“Question everything.” –Albert Einstein

Normally I am not one to argue with Albert Einstein. However, I would like to suggest that HOW we choose to question things is as important as what we are questioning. According to Marilee Adams, author of Change Your Questions, Change Your Life (Berrett – Koehler Publishers, 2015) there are “Judger” questions and “Learner” questions. The right questions can, “open our minds, our eyes, and our hearts. With our questions we learn, connect and create. We are smarter, more productive, and able to get better results. We shift our orientation from fixed options and easy answers to curiosity, thoughtful questions, and open-minded conversations, lighting the way to collaboration, exploration, discovery and innovation.” Questions which are intended to shame, insult, or minimize another are neither useful nor productive. Although lazily disguised with a question mark at the end, the intent of the question being asked is usually easily understood based on the relationship between the messenger and listener.

Examples:

Messenger as Typical Judger “What were you thinking?” “How could you make that mistake?” “What is wrong with you?” “Who do you think you are?”

Messenger as Thoughtful Listener “Can you help me understand your thought process? “Any idea why the error occurred?” “You seem to be struggling, may I be of any assistance?” “Can you explain your role in this process?”

Below is a list of questions which are intended to encourage a listener mindset rather than a judger mindset:

Questions for Myself

1. Why am I asking this question?

2. What are reasonable expectations and outcomes?

3. Am I willing to compromise?

4. What are my alternatives?

5. What would be helpful to hear from my colleague?

6. Am I putting too much pressure on myself? On my colleague?

7. What is the worst case scenario?

8. Will this question assist or harm the situation?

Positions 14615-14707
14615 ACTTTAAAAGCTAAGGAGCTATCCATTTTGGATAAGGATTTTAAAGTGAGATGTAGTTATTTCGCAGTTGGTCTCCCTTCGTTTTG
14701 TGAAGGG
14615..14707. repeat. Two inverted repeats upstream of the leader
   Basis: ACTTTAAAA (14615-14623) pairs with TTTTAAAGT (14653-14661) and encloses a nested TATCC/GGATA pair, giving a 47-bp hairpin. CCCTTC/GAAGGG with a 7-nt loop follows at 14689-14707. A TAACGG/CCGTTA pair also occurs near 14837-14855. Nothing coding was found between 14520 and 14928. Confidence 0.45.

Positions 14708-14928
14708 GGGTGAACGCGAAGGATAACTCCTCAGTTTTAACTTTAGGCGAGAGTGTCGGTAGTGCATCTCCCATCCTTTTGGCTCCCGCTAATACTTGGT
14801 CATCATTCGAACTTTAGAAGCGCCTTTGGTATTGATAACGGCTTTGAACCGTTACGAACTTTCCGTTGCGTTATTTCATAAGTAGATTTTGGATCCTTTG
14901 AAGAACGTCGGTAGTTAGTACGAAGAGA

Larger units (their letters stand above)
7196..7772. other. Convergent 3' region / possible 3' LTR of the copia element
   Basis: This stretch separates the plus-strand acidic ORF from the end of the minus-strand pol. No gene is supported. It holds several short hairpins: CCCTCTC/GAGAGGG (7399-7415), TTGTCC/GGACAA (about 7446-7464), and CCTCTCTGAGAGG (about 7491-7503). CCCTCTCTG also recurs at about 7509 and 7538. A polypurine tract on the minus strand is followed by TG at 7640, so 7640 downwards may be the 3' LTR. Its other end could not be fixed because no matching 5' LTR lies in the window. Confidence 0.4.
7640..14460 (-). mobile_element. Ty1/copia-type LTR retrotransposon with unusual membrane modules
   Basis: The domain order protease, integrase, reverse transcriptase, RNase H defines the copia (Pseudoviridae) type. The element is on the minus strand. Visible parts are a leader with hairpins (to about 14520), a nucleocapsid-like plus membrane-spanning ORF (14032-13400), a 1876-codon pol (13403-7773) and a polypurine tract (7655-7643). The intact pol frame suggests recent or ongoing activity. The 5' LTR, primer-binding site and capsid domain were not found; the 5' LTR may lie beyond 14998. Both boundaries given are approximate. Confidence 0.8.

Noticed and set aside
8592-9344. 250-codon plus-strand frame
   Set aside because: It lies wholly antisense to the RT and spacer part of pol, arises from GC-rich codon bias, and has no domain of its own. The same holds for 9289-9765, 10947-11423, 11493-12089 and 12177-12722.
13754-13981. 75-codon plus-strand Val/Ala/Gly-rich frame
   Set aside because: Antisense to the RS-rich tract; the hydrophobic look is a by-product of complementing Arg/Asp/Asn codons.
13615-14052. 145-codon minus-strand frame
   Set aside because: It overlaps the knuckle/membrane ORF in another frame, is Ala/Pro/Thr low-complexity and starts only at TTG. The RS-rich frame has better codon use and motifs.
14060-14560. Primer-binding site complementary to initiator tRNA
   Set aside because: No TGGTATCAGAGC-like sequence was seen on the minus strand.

Questions for Clarity

1. Can you help me understand how you came to that decision?

2. Can you provide some additional information?

3. I’m having a hard time appreciating your choices, can you share with me your thought process?

4. May I ask some follow up questions?

5. Is there anything I am missing regarding this situation?

Questions for Giving Feedback

1. What is my purpose in sharing this information?

2. Why would this person want to receive this feedback?

3. How can I try to make this a productive conversation rather than a difficult or shaming experience?

4. Do I want this feedback to be a gift or a punishment?

5. How do I like to receive feedback?

Questions for Receiving Feedback

1. What might the benefit be in receiving feedback?

2. How do I normally experience negative feedback?

3. Am I able to hear the positive feedback rather than just focusing on the negative?

4. What is getting in the way of reaching my full potential?

5. What is my role in this exercise?

6. How can I make it more effective and worthwhile?

Please remember with any question the tone, relationship, intent and potential impact are also important components to consider if your goal is to ask as a listener. Finally, ask yourself if the timing is appropriate and whether the question needs to be asked at all (especially if you are highly emotional). It never hurts to pause before asking; sometimes giving ourselves 24 hours to calm down if necessary and thoughtfully consider our next steps is a good idea.

By: Melissa Connell, Director, Ombuds Office, University of Colorado Denver|Anschutz Medical Campus